The Beavs meet Stanford (15-15, 7-11 Pac-10) in the opening game of the tournament, matching the No. 8 and 9 seeds. (TV: FSN, 6 p.m.)
The two teams split in the regular season, Stanford winning 70-56 at home and OSU winning 87-80 at Gill Coliseum. If Oregon State comes out on on top Wednesday, the reward is a quick turnaround against No. 1 seed Arizona on Thursday at 2:30 p.m.
The Beavs, losers of 10 of their last 12, are coming off a regular season finale where Craig Robinson suspended five or seven players, depending on which media source you read, for a curfew violation, including three starters -- sophomore guard Jared Cunningham, who leads OSU with 13.6 points per game, freshman forward Devon Collier and freshman guard Ahmad Starks.
OSU will be back at full strength and, given the way the benched players enthusiastically supported their teammates during the regular season ending loss to Arizona State, the Beavs figure to come out with purpose. Robinson said the incident and its aftermath has had a galvanizing effect on the Beavs.
The key in deciding the game last time OSU and Stanford hooked up was Oregon State switching to a man-to-man defense.
And the guess here is that OSU will beat Stanford on Wednesday, that they're going to come in hungriest, though it's certainly possible they'll be so keyed up they could also wind up digging an early hole that's hard to climb out of, (please refer to the bulk of the 2010-11 season.)
If OSU beats Stanford, the road only gets harder. Not only would they face the conference champion on short turnaround, history shows that no team seeded below No. 6 has ever won the Pac-10 tourney. To do so means winning four games in four days, a tall order for anyone.
Guard Roberto Nelson, who had a career-high 34 points against the Sun Devils, might have earned a starting spot against Stanford. But the Beavs need defense most of all if they're to advance.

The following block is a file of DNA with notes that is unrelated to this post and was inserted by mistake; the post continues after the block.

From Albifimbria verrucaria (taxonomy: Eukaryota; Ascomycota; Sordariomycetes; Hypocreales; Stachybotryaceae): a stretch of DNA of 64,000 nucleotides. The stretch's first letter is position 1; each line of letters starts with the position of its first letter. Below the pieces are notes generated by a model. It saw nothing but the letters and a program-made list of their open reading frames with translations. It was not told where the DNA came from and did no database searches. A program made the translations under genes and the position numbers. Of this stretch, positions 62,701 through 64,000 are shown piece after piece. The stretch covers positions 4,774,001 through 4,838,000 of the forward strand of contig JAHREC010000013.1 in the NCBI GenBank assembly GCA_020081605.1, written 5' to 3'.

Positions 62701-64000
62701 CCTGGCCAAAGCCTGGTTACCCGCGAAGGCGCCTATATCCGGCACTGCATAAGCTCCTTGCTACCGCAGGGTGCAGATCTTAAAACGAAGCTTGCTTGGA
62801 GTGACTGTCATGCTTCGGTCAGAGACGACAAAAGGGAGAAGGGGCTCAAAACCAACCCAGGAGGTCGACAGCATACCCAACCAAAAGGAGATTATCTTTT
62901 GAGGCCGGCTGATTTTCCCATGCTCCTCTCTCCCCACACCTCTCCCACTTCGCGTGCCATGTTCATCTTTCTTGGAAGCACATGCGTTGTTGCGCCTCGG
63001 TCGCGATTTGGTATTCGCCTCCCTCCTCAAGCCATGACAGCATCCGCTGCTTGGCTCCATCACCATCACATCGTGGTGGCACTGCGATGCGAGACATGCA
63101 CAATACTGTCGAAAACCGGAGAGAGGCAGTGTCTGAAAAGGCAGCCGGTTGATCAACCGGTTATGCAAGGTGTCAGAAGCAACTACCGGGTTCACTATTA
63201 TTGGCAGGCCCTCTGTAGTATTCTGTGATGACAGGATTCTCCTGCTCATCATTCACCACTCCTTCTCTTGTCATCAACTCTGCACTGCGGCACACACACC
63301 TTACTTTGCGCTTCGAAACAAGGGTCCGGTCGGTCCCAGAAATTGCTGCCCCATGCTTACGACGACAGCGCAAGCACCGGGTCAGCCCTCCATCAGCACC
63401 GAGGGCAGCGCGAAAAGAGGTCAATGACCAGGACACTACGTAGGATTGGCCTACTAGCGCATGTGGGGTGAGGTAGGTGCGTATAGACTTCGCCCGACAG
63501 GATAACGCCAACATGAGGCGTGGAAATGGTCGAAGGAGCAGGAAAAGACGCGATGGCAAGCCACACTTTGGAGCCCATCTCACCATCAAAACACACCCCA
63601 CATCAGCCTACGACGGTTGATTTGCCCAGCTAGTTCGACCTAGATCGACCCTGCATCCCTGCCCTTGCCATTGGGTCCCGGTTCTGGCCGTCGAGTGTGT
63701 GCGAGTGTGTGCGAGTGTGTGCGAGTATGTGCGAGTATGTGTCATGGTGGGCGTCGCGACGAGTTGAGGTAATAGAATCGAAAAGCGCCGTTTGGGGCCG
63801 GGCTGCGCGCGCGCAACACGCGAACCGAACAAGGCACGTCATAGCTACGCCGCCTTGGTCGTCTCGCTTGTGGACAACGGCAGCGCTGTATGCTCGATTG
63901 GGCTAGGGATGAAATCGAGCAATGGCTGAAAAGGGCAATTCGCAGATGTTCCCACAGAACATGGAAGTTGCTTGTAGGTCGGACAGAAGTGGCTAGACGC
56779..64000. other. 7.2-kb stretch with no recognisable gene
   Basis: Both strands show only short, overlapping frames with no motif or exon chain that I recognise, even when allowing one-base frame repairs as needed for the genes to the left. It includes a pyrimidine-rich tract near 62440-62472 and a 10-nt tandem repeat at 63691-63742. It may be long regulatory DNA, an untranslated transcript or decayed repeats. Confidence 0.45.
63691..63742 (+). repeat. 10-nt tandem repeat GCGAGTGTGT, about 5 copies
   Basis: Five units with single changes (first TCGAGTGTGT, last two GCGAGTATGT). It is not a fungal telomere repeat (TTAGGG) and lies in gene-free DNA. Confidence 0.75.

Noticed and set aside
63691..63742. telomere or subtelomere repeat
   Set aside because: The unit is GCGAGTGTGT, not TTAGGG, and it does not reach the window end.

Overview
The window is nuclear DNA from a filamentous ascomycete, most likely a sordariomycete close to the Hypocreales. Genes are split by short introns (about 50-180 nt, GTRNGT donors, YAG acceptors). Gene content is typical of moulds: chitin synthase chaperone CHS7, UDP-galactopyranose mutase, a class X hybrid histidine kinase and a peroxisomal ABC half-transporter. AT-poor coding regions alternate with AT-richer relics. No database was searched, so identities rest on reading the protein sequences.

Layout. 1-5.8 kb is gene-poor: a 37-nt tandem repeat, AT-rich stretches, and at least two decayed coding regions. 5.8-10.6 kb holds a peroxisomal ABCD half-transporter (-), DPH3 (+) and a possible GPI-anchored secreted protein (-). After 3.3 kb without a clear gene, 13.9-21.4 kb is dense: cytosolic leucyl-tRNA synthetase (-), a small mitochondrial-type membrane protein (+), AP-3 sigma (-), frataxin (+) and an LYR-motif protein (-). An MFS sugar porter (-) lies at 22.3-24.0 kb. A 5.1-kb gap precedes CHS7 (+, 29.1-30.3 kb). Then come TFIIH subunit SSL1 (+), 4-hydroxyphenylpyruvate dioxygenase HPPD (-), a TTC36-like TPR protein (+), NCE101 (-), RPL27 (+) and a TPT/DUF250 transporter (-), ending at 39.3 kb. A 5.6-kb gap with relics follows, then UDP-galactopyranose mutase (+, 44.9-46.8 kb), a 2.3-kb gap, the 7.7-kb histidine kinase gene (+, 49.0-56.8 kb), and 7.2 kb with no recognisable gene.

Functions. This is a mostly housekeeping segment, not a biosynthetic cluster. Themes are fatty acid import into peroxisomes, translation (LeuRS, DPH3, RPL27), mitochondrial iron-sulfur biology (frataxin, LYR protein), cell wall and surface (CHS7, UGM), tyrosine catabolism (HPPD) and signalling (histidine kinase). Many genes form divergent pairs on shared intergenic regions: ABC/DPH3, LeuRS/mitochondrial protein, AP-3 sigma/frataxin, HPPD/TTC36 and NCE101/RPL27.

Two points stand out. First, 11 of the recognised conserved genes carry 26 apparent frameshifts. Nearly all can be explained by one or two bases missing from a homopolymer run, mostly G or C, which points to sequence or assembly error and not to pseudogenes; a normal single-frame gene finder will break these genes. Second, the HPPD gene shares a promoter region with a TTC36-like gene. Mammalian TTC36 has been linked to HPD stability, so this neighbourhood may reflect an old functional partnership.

A staple in Robinson's first two seasons, OSU's defense has taken a tumble, allowing 72.8 ppg this season, the worst in the Pac-10.
And OSU was last or next-to-last in multiple Pac-10 stat categories this season, including field goal percentage defense, field goal percentage, 3-point field goal percentage and assists.
ADD IT ALL up and Oregon State (10-19, 5-13) has had a disappointing season, some would say bitterly so -- the Beavs, barring a miracle run, will finish less wins overall and in-conference than in Robinson's first two years (2010: 14-18, 8-10; 2009: 18-18, 8-11) at the OSU helm.
Beyond the records or any of the stats, OSU showed wild inconsistency this season, and that's what probably feels the worst for Beaver fans this year -- that Oregon State could have been, should have been, far better. The Beavs beat Arizona and Washington, and should have beat UCLA, surrendering the last seven points to the Bruins in a 62-57 loss in January.
But OSU also lost to the likes of Seattle, Texas Southern and Utah Valley.
The Beavs ran a lot more this year, and maybe this was a year of transition. Maybe the Beavs will, next season, click on all cylinders earlier on in games. Maybe they won't fall behind by huge margins, then scuffle all the way back, only to ultimately fall short in the end.
And maybe fans get a sneak preview of the 2011-12 season via Wednesday's game against Stanford. The Beavs have plenty of motivation headed in. What they do with it all could speak volumes in looking forward.